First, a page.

Friday, 21 October 2011

Of possums and a serendipitous juxtaposition

 It seems more than slightly bizarre that I should begin blogging about something as inane as the possum. This comes about, as many things in life do, through a serendipitous juxtaposition of two things. Firstly, I heard a possum the other night, and it made its presence known over several subsequent nights, its banshee chitterings, growls and shrieks cracking the darkness from the newly-leafed spring trees outside my bedroom window. It’s the first time I’ve heard a possum in several years, although we are surrounded by forest and they are touted by conservation groups as a pest species supposedly present in plague proportions, out to decimate our forests.

I don’t share the seemingly universal Kiwi hatred of possums. I grinned and snuggled under the covers and thought, “Sing out, Little Man. It’s nice to know there are still a few of you left.” And I wished him well.

Secondly, about the same time, I picked up a book off the “new books” shelf in the local library called The Third Wave: Poisoning the Land by W F Benfield, a vintner and conservationist currently living in the Waiarapa. In it, the author explores the changing landscape, biodiversity, and disruption of ecosystems in New Zealand from pre-human occupation, through Maori settlement and European colonisation, to the present dream for the land, which seems to be to return New Zealand—the forest anyway—to a pre-European (but not pre-Maori) state. He challenges many of the paradigms promoted by current government bodies (especially the Department of Conservation and the Animal Health Board), and comes down very hard on the use of 1080, a particularly nasty poison that is routinely aerial dropped onto New Zealand forests, ostensibly to kill off possums. Toxic not only to possums but to all oxygen-breathing animals including mammals, birds, fish, worms and insects, 1080 causes a slow and extremely painful death when ingested as primary bait, or over time by secondary consumption of scavenged 1080-kill corpses. More on that, perhaps, in a subsequent post.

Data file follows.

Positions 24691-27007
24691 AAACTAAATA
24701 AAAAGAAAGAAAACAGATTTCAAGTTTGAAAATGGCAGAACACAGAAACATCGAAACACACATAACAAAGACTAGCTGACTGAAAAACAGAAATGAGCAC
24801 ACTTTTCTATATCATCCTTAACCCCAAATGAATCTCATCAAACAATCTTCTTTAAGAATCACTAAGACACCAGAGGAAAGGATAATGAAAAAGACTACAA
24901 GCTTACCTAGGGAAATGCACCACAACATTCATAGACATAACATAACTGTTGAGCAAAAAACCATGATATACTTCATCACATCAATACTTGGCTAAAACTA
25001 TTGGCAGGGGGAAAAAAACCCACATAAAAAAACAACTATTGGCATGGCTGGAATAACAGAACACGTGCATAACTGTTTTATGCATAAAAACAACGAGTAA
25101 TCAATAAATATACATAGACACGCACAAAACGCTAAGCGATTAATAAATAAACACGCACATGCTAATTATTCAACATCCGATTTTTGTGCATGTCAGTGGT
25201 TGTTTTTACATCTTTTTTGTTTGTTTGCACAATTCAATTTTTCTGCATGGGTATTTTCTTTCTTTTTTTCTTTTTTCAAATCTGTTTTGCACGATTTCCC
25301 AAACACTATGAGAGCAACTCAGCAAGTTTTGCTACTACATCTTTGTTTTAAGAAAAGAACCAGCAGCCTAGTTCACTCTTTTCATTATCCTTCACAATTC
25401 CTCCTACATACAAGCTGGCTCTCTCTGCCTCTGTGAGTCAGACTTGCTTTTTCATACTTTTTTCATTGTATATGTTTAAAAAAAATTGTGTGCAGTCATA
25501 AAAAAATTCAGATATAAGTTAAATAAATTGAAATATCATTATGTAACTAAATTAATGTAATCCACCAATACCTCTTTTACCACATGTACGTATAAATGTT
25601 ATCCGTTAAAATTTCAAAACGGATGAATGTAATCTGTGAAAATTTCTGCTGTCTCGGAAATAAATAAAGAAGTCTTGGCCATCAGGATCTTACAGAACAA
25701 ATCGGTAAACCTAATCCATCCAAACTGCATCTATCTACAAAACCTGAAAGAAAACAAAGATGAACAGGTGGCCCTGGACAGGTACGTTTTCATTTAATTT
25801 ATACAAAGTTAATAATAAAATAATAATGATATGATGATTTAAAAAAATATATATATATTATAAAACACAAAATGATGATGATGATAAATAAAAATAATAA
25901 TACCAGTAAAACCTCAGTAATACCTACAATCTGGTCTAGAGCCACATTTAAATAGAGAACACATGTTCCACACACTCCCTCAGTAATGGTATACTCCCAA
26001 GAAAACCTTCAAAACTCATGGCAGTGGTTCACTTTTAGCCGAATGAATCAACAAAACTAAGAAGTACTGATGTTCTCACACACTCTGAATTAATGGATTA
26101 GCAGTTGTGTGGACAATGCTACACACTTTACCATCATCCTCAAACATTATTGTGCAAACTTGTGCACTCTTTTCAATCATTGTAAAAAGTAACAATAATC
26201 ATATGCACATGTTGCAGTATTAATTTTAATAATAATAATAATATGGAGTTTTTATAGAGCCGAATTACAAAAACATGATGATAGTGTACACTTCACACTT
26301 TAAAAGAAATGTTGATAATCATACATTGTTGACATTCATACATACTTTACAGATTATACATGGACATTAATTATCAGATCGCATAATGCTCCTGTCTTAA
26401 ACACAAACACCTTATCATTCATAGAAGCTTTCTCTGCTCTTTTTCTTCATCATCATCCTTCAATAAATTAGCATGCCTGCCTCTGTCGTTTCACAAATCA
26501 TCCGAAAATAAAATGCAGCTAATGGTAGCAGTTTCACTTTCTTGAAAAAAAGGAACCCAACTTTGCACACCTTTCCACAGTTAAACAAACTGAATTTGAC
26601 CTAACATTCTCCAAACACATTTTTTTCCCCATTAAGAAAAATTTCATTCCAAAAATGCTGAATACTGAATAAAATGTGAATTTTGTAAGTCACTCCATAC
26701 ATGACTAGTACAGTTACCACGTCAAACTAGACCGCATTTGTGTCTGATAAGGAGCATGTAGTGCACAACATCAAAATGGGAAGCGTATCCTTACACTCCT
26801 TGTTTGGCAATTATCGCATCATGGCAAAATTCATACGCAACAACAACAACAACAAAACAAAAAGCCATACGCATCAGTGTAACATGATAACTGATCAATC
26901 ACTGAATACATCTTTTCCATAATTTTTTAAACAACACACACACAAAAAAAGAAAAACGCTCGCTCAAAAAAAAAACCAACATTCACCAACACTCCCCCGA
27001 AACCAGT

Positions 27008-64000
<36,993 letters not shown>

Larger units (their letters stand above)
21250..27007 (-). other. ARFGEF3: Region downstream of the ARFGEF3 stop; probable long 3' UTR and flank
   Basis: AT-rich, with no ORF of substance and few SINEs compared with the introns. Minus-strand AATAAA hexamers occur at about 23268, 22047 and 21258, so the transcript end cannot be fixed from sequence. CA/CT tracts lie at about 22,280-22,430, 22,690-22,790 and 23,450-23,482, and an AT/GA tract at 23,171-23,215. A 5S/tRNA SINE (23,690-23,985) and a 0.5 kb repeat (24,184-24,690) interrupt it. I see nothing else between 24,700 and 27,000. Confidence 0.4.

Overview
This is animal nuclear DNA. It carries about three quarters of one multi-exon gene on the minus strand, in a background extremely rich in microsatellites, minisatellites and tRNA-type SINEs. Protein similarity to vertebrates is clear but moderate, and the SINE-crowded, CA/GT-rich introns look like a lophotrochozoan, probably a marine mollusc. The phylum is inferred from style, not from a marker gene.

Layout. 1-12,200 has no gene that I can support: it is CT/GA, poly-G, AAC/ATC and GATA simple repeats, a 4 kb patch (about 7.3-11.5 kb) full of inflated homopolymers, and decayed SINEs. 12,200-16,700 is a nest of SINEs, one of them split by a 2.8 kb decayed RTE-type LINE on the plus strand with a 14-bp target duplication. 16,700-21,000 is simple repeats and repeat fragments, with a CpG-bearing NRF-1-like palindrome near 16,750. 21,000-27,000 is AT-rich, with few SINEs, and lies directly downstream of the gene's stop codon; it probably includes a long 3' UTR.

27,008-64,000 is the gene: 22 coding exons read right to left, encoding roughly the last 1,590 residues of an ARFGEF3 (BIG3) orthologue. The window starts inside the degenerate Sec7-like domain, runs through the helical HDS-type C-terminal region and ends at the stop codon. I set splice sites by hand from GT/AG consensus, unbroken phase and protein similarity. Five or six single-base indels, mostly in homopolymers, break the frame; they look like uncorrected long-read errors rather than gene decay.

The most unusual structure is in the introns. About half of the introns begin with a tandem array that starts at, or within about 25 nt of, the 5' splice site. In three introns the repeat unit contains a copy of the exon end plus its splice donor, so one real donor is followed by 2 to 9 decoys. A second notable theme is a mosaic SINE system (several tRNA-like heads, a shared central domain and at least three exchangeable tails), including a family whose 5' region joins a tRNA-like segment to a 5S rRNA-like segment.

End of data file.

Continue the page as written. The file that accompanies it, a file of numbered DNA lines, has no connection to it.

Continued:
I find it sad that the possum, although protected in its native Australia, is the focus of so much venomous hatred in New Zealand that we are willing to poison a whole ecosystem in an attempt to control (ideally eradicate) it. It’s been a long time since I’ve heard a possum, and a long time since I’ve seen a possum as road kill, both of which were common twenty years ago. 

Out of sync with main-line thinking, I think of Maintrunk Country Roadsong by Kiwi poet and raconteur Sam Hunt:

Maintrunk Country Roadsong
Sam Hunt

Driving south and travelling
Not much over fifty,
I hit a possum ... “Little
Man,” I muttered chopping
Down to second gear,
“I never meant you any harm.”

My friend with me, he himself
A man who loves such nights,
Bright headlight nights, said
“Possums? Just a bloody pest,
They’re better dead!”
He’s right of course.

So settling back, foot down hard,
Ohakune, Tangiwai—
As often blinded by
The single headlight of
A passing goods train as by
Any passing car—

Let the Midnight Special shine
Its ever-loving light on me:
They run a prison farm
Somewhere round these parts;
The men always on the run.
These men know such searchlight nights:

Those wide shining
Eyes of that young possum
Full-beam back on mine,
Watching me run over him...
“Little Man,
I never meant you any harm.”
                                --Sam Hunt

Little man, I mean you no harm either.

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